Typo sends millions of US military emails to Russian ally Mali
Server Arrested For Theft After Refusing To Pay A Table's $100 Restaurant Bill When They Dined & Dashed
The Changing Face of Europe: How Mass Migration is Reshaping the Political Landscape
China Urges EU to Clarify Strategic Partnership Amid Trade Tensions
Europe is boiling: Extreme Weather Conditions Prevail Across the Continent
The Last Pour: Anchor Brewing, America's Pioneer Craft Brewer, Closes After 127 Years
Democracy not: EU's Digital Commissioner Considers Shutting Down Social Media Platforms Amid Social Unrest
Sarah Silverman and Renowned Authors Lodge Copyright Infringement Case Against OpenAI and Meta
Italian Court's Controversial Ruling on Sexual Harassment Ignites Uproar
Why Do Tech Executives Support Kennedy Jr.?
The New York Times Announces Closure of its Sports Section in Favor of The Athletic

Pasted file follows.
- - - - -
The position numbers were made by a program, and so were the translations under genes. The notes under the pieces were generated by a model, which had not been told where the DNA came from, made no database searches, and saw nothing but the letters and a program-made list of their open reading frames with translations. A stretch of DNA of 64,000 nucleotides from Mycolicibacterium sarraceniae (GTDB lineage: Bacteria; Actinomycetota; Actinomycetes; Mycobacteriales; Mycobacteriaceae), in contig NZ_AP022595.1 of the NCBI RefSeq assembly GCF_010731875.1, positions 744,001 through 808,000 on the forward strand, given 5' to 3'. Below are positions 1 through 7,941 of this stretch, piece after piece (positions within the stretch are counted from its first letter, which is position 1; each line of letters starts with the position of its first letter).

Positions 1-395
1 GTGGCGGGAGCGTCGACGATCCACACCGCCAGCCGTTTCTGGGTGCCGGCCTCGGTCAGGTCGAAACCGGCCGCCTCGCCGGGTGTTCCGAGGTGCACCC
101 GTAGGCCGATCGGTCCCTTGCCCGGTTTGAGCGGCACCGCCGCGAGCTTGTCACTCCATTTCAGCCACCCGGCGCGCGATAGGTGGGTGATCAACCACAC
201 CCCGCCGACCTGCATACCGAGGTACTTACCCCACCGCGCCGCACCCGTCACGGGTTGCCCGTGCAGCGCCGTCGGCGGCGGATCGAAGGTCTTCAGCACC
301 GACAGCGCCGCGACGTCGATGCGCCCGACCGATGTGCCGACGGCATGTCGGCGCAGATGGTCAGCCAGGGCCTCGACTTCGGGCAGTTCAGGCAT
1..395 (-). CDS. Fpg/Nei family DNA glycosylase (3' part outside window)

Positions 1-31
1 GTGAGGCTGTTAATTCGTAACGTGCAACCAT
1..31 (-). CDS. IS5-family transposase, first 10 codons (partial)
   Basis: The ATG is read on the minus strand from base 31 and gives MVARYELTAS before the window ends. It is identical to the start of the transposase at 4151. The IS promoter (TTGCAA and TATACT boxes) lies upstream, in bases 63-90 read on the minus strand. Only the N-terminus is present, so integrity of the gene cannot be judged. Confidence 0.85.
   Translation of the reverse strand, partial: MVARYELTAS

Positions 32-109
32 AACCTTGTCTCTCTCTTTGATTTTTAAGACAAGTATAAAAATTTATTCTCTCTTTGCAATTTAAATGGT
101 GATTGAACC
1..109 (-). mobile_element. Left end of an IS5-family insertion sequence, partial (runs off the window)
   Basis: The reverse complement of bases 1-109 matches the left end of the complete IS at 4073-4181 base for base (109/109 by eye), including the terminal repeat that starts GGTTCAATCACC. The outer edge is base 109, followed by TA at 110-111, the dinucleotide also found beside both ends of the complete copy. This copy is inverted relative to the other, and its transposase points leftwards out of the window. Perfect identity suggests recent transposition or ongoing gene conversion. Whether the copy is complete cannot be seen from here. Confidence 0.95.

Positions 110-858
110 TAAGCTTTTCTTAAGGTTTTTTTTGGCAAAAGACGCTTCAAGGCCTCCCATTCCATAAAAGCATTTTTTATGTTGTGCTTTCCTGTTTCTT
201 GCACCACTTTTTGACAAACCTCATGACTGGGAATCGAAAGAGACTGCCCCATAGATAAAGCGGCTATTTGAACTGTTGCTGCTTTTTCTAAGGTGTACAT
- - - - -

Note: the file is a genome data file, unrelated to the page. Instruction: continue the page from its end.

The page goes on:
BBC Anchor Huw Edwards Hospitalized Amid Child Sex Abuse Allegations, Family Confirms
Florida Attorney General requests Meta CEO's testimony on company's platforms' alleged facilitation of illicit activities
The Distorted Mirror of actual approval ratings: Examining the True Threat to Democracy Beyond the Persona of Putin
40,000 child slaves in Congo are forced to work in cobalt mines so we can drive electric cars.
BBC Personalities Rebuke Accusations Amidst Scandal Involving Teen Exploitation
A Swift Disappointment: Why Is Taylor Swift Bypassing Canada on Her Global Tour?
Historic Moment: Edgars Rinkevics, EU's First Openly Gay Head of State, Takes Office as Latvia's President
Bye bye democracy, human rights, freedom: French Cops Can Now Secretly Activate Phone Cameras, Microphones And GPS To Spy On Citizens
The Poor Man With Money, Mark Zuckerberg, Unveils Twitter Replica with Heavy-Handed Censorship: A New Low in Innovation?
Unilever Plummets in a $2.5 Billion Free Fall, to begin with: A Reckoning for Misuse of Corporate Power Against National Interest
Beyond the Blame Game: The Need for Nuanced Perspectives on America's Complex Reality
Twitter Targets Meta: A Tangle of Trade Secrets and Copycat Culture
The Double-Edged Sword of AI: AI is linked to layoffs in industry that created it
US Sanctions on China's Chip Industry Backfire, Prompting Self-Inflicted Blowback
Meta Copy Twitter with New App, Threads
The New French Revolution
BlackRock Bitcoin ETF Application Refiled, Naming Coinbase as ‘Surveillance-Sharing’ Partner
×